Meanwhile while you're up there maybe you notice a block (pulley) that's banging around, that's okay, you've got another nip of seine twine on your belt! Once you've secured everything you can plausibly do up there it's sadly time to go back down to deck before the captain accuses of you skylarking.
   Back on deck everything from the deck boxes and small cannons to small personal gear in the bunks is lashed down with, you guessed it, seine twine! When we aren't securing things with seine twine, marlinspike sailors are often putting fancy decorative patterns on things with seine twine. In fact one of the primary ways sailors of ye old timey traditionally rigged ships recognize eachother anywhere is they often have a permanent irremovable braid of seine twine around their wrist. I've been randomly recognized for a sailor in airports, on trains, and once very unexpectedly on a bus in the middle of Africa between Kenya and Tanzania by a red cross volunteer who also it turns out has a habit of sailing on tallships.

   Last April my current vessel, the honda civic USS Trilobite, was collided with right on the broadside. As a consequence the passenger side door would not close and threatened to randomly swing right out while driving, which would be quite undesirable. I may not sail much these days, but to me, there's still one solution for all such problems: seine twine.


a constrictor hitch pulled as tight as possible and then tightly "served" with covering coils of seine twine
(this was just super temporary for one trip straight to the mechanic I swear)



The seine twine fancywork on the handle of my favorite mug, as well as the turks-head on my arm and the roll of seine twine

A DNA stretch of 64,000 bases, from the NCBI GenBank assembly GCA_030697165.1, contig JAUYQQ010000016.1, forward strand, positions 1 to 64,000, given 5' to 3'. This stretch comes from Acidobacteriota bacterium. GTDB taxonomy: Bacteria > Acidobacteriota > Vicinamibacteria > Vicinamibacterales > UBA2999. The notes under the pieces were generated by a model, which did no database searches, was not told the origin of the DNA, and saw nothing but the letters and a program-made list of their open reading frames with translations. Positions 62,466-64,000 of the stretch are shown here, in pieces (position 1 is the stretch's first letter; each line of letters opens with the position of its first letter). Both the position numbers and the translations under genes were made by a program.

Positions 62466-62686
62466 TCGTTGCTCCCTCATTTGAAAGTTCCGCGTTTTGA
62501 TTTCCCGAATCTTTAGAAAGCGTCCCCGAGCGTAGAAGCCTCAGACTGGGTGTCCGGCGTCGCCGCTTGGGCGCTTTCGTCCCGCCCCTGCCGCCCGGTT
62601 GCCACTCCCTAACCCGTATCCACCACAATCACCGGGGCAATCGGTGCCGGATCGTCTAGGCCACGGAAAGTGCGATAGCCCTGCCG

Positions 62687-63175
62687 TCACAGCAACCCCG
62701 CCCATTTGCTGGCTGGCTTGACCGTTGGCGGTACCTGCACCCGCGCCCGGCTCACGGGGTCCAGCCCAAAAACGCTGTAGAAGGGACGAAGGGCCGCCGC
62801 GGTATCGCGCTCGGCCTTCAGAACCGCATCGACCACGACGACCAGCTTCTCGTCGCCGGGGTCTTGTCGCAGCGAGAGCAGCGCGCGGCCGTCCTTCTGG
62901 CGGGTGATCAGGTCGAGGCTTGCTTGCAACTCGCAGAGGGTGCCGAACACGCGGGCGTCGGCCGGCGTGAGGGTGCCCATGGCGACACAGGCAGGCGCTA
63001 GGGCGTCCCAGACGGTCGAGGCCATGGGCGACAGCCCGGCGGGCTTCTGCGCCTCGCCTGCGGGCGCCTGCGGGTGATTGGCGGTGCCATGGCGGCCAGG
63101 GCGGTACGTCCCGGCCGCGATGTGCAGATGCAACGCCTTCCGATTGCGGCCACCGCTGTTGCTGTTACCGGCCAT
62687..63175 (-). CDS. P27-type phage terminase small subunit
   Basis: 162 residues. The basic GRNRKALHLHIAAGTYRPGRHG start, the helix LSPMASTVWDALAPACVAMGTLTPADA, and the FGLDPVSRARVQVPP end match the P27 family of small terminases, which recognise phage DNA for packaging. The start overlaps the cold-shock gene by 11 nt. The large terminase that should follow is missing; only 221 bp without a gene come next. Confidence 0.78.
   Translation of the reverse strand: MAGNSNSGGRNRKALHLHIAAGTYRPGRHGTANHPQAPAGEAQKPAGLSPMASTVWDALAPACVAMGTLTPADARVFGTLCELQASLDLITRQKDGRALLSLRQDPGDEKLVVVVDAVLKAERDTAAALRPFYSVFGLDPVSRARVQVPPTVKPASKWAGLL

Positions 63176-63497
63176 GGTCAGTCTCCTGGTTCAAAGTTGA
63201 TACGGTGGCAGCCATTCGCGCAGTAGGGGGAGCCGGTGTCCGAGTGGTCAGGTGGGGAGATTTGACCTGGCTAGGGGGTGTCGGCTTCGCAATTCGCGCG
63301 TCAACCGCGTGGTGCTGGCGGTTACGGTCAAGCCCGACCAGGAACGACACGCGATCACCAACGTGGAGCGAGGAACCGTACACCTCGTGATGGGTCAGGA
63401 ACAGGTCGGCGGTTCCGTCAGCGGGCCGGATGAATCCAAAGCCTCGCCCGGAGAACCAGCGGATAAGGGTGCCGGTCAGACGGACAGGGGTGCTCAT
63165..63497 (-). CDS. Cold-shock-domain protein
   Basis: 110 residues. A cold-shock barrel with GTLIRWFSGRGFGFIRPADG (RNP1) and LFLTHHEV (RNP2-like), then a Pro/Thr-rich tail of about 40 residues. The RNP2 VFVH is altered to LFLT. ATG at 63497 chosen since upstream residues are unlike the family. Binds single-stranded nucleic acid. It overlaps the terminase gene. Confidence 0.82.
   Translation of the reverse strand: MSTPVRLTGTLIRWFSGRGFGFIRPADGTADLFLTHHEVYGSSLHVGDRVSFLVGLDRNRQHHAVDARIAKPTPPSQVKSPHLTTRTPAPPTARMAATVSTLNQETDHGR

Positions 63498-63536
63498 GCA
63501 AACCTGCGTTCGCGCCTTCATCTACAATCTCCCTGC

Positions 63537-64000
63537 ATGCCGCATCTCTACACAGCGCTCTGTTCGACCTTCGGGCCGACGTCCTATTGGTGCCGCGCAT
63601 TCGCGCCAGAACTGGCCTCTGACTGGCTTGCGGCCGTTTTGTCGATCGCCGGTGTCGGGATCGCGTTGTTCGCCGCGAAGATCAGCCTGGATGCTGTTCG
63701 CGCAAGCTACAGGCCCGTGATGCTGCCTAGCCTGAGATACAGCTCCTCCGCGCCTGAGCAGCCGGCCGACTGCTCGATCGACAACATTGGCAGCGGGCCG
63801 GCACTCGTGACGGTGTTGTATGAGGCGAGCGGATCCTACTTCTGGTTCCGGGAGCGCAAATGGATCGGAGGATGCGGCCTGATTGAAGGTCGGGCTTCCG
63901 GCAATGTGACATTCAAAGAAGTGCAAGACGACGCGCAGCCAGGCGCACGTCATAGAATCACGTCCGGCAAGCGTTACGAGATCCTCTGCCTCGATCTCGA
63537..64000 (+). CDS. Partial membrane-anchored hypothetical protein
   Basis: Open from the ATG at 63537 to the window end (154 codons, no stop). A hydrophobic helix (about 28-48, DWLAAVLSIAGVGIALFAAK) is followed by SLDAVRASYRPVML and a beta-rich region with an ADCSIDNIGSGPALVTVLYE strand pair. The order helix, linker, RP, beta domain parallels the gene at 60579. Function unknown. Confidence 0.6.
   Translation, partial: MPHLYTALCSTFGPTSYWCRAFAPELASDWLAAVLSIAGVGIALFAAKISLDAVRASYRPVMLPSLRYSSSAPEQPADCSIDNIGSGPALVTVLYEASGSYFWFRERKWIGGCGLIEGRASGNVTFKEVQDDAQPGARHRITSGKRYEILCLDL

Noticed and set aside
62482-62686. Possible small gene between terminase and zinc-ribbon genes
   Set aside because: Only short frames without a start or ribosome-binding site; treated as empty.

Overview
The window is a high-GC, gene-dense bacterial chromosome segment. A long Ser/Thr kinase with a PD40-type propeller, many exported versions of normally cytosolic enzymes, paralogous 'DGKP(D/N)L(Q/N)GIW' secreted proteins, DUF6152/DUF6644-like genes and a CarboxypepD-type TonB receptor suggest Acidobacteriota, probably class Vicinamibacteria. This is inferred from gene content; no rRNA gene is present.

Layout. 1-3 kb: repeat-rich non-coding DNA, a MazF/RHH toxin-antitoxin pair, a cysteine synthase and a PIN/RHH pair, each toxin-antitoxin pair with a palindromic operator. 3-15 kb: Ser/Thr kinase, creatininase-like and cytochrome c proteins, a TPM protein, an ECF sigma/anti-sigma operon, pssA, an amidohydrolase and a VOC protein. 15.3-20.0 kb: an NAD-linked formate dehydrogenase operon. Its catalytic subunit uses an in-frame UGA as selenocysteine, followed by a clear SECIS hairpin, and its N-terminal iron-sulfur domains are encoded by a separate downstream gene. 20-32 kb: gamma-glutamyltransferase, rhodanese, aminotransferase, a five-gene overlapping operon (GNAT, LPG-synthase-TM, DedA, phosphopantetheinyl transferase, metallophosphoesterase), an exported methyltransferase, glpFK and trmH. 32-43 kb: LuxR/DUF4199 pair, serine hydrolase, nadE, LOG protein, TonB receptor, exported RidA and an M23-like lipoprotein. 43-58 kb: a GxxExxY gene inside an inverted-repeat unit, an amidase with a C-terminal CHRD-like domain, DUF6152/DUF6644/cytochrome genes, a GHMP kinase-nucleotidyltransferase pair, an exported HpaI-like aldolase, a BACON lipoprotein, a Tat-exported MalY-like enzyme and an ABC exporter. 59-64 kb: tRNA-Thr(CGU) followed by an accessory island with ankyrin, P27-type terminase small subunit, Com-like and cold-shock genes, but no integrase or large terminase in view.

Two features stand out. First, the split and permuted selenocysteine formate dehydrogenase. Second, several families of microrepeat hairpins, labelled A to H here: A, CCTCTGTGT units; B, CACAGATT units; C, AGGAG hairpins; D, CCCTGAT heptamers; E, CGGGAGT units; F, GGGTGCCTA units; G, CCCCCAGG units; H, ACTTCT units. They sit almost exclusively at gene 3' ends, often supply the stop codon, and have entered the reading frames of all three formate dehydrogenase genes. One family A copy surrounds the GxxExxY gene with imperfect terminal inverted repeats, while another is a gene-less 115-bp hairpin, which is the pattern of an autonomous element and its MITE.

(see also, this "french hitch" pattern makes a zigzag pattern on the handle. Golly these pictures make my thumb look huge)

Tags: lj idol entry, sailing
Subscribe

Posts from This Journal “sailing” Tag

  • Schooner Joal / Brig Pilgrim 1945 - 2020

    1945 - She was born from the ashes of war. Spreading her wings as the three masted schooner Joal to ply the icy waters of the Baltic under the…

  • Sinking of the Pilgrim

    March 30th - 3,983 active cases in Australia, 279 new last 24 hours. As I woke up at 06:30 this morning, still pitch black outside, I reached…

  • The Gaps in the Map

    "But where's the chart of the area just east of here??" asked first mate John Blood gruffly, bracing himself against the chart table as the little…

  • Post a new comment

    Error

    default userpic

    Your reply will be screened

    Your IP address will be recorded 

    When you submit the form an invisible reCAPTCHA check will be performed.
    You must follow the Privacy Policy and Google Terms of use.
  • 33 comments